The development and maintenance of the open Internet has been one of the greatest boons to the enhancement of free speech and free commerce since time began. But if the Obama Administration has its way, both will be threatened in the very near future - unless Congress acts by the end of this month to block the Obama Internet Give-Away. Will it?
Russia, China and Iran don’t have a First Amendment, and their governments regularly clamp down on free speech. So why would we want to end American protection of the open Internet and transfer it to Moscow, Beijing and Tehran instead?
On Oct. 1, the Obama administration plans to end the U.S. Government contract with the Internet Corporation for Assigned Names and Numbers, or ICANN. Doing so would kick off a transition that could irreparably harm the open Internet, leading to censorship abroad that could, quite realistically, lead to censorship right here in the United States. Under this transition of Internet oversight, China, Russia and Iran, which have all demonstrated their contempt for Internet freedom by blocking websites and restricting Internet access to their own citizens, would be newly empowered to block specific websites from users all over the world, including in the United States.
Let’s back up.
The Internet was originally launched as a project of the U.S. Defense Department’s Advanced Research Projects Agency (ARPA) in the 1960s. Then, in the 1980s, access to ARPANET was expanded courtesy of U.S. taxpayer-funded grants via the National Science Foundation, and, eventually, the Internet as we know it was developed.
So U.S. taxpayers paid for the creation, and development, and maintenance of the Internet. It is, in a very real sense, American property.
Article IV of the U.S. Constitution reads in part: “The Congress shall have Power to dispose of and make all needful Rules and Regulations respecting the Territory or other Property belonging to the United States …”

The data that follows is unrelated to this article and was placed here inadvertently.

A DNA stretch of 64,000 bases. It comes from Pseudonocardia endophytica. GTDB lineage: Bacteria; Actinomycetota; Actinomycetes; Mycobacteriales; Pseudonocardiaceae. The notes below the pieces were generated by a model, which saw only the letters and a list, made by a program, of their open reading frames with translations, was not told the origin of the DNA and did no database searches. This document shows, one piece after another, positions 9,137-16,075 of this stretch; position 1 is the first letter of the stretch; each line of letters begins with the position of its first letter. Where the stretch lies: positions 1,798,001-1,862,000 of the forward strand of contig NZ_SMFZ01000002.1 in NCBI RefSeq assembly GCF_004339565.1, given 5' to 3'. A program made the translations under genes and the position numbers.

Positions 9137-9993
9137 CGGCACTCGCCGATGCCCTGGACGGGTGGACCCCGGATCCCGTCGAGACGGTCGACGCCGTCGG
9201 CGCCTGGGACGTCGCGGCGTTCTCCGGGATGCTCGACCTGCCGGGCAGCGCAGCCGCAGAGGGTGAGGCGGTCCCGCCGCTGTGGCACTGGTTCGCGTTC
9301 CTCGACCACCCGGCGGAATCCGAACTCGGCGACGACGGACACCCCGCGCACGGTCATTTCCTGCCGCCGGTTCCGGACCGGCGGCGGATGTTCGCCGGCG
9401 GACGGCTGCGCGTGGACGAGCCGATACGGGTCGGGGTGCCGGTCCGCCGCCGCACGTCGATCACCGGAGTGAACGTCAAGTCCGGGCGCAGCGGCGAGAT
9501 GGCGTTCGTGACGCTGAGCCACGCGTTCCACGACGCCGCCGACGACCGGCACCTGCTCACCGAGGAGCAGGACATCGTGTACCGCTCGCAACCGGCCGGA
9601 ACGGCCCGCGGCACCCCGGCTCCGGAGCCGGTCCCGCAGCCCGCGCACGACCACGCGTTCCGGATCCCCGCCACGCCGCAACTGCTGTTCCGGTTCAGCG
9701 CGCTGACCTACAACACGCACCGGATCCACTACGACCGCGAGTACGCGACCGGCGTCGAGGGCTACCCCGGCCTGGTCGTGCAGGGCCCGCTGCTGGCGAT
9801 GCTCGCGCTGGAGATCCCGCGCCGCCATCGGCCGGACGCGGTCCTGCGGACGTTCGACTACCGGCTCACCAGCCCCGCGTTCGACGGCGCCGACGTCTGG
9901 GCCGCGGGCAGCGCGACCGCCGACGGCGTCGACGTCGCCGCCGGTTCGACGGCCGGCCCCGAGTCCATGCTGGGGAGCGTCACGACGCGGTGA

So under what authority, exactly, does President Obama claim the authority to make a decision on the disposition of a U.S. property - to wit, the Internet - without explicit permission from Congress?
Perhaps as important a question to ask is, where in the world are congressional leaders on this, and why are they not screaming bloody murder about yet another executive overreach by this overreach-hungry president?
Enter Texas Sen. Ted Cruz, who has introduced S. 3034, the Protecting Internet Freedom Act. Rep. Sean Duffy of Wisconsin has introduced a companion bill, H.R. 5418, in the House. The bills would simply prohibit the Commerce Department from moving forward on its plan unless it first wins congressional approval.
Similar legislation blocking the transfer of domain registration authority has been included in the government’s annual funding bills for the last few years. The current prohibition expires on Sept. 30. If that prohibition - embodied nicely in the Cruz-Duffy legislation - is not enacted again before Oct. 1, the administration believes it can do whatever it wants.
Cruz believes otherwise, and will be chairing a hearing of his Senate Judiciary Committee Subcommittee on Oversight, Agency Action, Federal Rights and Federal Courts on Wednesday morning to examine the subject further. The hearing, entitled “Protecting Internet Freedom: Implications of Ending U.S. Oversight of the Internet,” will begin at 10 AM.
Moreover, Cruz wants to add the provisions of his bill to the upcoming Continuing Resolution, the one piece of legislation Congress must pass and send to the president before September 30. That’s a smart play on his part.
And it would be a smart play on the part of Senate Majority Leader Mitch McConnell and House Speaker Paul Ryan to agree to add it. They’re already going to have a tough enough time winning votes for passage from among the more conservative elements of their respective GOP caucuses; adding the Cruz-Duffy provision blocking the proposed Obama Internet Give-Away would add a sweetener that could woo enough conservatives to allow the measures to pass without the leaders’ having to move left in search of Democrat votes.
And would Harry Reid or Barack Obama be so determined to give away U.S. control over the Internet that they’d be willing to shut down the government to get their way? Is that a fight either one of them would want to play out in public just five weeks before a crucial election?
Most importantly, though, Ryan and McConnell should move on the Cruz-Duffy legislation simply because it’s the right thing to do.
The Internet was conceived, built, developed, and grown to fruition long before Barack Obama became president. It was done at the hands of U.S. scientists and engineers, working with funds taken from U.S. taxpayers. The Internet is U.S. property. President Obama has no authority to give it away without explicit authority granted him by the U.S. Congress.
Sen. Cruz and Rep. Duffy understand that. Do leader McConnell and Speaker Ryan?